Delaware City Schools inducted five alums into its hall of fame Friday.
The inductees were Kay Conklin, class of 1954; John Ditslear, class of 1960; Paul Lyons, M.D., class of 1982; Jim Mendenhall, class of 1969; and Frederick “Rick” Scarry from the class of 1960. The five were honored during a ceremony at Cornell Stadium Friday evening. Scarry was unable to attend but attended a virtual ceremony to accept his induction.
The district reported that Conklin worked as a deputy county recorder for 12 years after she graduated from Willis High School. After leaving the recorder’s office she worked at Ohio Wesleyan University’s Department of Education office. Conklin took one class a semester for 11 years and graduated from OWU in 1988 with degrees in sociology and anthropology. She was elected Delaware County recorder and served in that role from 1989 until she retired in 2004.
As a writer, Conklin is a contributing columnist to The Delaware Gazette and has been published in the Columbus Dispatch. The district reports that Conklin served on the Ashley Wornstaff Library Board of Trustees for 30 years and was a member of the Progressive Mothers Club for 40 years. She and her husband, George, live in Ashley and have two children, Cathy and Carolee.
The district said that Ditslear was very involved while he was a student at Willis, serving as a member of Key Club and an editor for the Gazette page. He graduated from Miami University in Oxford, Ohio, with a bachelor’s degree in finance and served as an officer in the United States Navy.
After the Navy, he built a successful insurance business in Noblesville, Indiana, and served as the president of the Life Underwriter’s Association. He was named Indiana Life Underwriter of the Year in 1989. He has served as president and a board member for the chamber of commerce, Boys and Girls Club, United Way and Noblesville School Board of Education.
He was elected mayor of Noblesville in 2003 and established the charity fund, Helping Hands of Noblesville, which has raised over $1 million for children and families in the city during his 16 years of public service. He and his wife, Teri, have five adult children, eight grandchildren and two great-grandchildren.
The district described Lyons as a physician, educator and author, and said he currently serves as the president of California University of Science and Medicine and as the dean of its School of Medicine. He previously held positions with the University of California, Riverside School of Medicine, Temple University School of Medicine and Albert Einstein College of Medicine.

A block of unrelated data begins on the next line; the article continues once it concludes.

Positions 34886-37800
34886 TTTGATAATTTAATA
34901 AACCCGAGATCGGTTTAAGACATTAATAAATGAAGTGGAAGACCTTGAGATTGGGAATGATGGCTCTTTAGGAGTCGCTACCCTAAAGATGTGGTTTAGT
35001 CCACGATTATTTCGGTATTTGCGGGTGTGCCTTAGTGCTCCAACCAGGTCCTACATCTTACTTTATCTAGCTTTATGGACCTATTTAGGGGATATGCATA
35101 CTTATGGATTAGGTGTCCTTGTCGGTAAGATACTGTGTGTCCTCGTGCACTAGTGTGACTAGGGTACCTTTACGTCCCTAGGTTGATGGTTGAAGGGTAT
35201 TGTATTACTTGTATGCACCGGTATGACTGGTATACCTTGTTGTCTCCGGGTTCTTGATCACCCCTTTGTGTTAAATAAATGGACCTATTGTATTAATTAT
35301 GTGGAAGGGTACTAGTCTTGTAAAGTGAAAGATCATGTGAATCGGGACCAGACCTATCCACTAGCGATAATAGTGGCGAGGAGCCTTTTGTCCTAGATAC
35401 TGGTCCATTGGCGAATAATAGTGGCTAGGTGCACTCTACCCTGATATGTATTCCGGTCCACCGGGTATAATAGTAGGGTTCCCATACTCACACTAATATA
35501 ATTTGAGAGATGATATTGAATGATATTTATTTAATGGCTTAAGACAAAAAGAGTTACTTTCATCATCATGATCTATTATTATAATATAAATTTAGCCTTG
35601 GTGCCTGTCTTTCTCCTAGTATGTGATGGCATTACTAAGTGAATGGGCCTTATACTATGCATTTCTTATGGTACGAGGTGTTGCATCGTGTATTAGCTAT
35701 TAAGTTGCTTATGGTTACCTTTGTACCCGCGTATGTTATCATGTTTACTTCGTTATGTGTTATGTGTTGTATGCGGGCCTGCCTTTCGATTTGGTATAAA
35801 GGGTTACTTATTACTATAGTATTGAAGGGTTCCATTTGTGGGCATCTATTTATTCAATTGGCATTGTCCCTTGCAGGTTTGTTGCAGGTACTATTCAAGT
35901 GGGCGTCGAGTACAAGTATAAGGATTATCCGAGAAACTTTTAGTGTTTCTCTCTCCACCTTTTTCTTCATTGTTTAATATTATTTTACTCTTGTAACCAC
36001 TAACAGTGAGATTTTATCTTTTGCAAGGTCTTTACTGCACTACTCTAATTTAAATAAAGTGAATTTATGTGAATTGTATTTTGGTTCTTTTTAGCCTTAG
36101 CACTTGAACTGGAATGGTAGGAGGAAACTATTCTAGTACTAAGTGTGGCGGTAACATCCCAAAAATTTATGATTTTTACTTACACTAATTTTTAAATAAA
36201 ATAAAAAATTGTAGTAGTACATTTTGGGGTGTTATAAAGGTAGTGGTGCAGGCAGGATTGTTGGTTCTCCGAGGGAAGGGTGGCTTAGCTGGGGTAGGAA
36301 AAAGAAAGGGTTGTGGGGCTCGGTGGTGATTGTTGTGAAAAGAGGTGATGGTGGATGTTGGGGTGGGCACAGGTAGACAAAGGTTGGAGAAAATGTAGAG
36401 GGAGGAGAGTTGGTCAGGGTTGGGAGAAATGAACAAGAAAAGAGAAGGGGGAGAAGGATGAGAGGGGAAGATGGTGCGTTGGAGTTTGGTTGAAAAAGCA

The district said Lyons’ work in education and medicine has been recognized regionally and nationally by the American Association of Medical Colleges’ Humanism in Medicine Award, American Medical Student Association’s National Golden Apple for Teaching Excellence Award, a Lindback Foundation Award, Temple University’s Great Teacher Award and University of California, Riverside’s Distinguished Teaching Award.
He has served as a media medical expert for Vogue, Cosmopolitan, CNN, NBC’s Today Show, Prevention magazine, USA Today and numerous local outlets. He and his wife, fellow Hayes graduate Cynthia Sprague, have two children, Devin and Dylan.
During his time within the district, Mendenhall was a member of Student Council, Key Club, French Club and band. He played football and was a starter on the 1969 OCC Championship team. He ran on the track team as well as wrestled. He attended OWU and received his bachelor’s degree in pre-medicine and botany-bacteriology in 1973.
After graduation, Mendenhall spent more than 35 years in the pharmaceutical/biotechnology culminating in an international assignment with Johnson & Johnson Healthcare located in the United Kingdom and Ireland. During his career, Mendenhall won numerous sales, marketing and leadership awards. After retiring in 2009, Mendenhall moved back to Delaware and joined the OWU advancement team and served as a major gift officer and assistant director of alumni relations.
Mendenhall recently held a position with the Columbus Zoo and Aquarium where he was a development officer on the philanthropy team, focusing on corporate and foundation giving. He served two terms as a board member for the United Way of Delaware County from 2013 to 2019. In addition, Mendenhall has served as a board member for SourcePoint, the Delaware County Historical Society, the Delaware Women’s City Club and the Stratford Ecological Center.
Mendenhall and his wife, Gail, currently live in Powell and have a daughter, Taylor, and three grandchildren, Mekhi, Malaysia and Mahaylah.
The district reports that Scarry is an actor, writer, producer and broadcast personality. After graduating, he served as a photographer for the Delaware Gazette and worked at WDLR before being called to military service in 1964. He worked as a military broadcaster and writer for three years in the U.S. Army. He relocated to California after leaving the service and attended film school at Columbia College.
He is a member of the Screen Actors Guild, Actor’s Equity and the American Federation of Radio and Television Artists for over 50 years and regularly appears in episodic television, in feature films, on stage and as a vocal performance for commercials and television shows.
Scarry has appeared on more than 150 TV shows, including “Mad Men,” “VEEP,” Scandal,” “Desperate Housewives,” “The Office,” “Bones,” “Murder She Wrote” and “Star Trek: The Next Generation.” He appeared most recently on the Netflix series “Ratched.”
He has appeared in 33 feature films, including “Space Cowboys,” “The Negotiator,” “Naked Gun 33 1/3” and “Wag the Dog.” He also wrote the screenplay for the film “Fear.” He has also appeared in six Hallmark movies, including “Flower Girl” and “Undercover Bridesmaid.”
Scarry lives in Toluca Lake, California, and has two daughters, Michelle and Jennifer.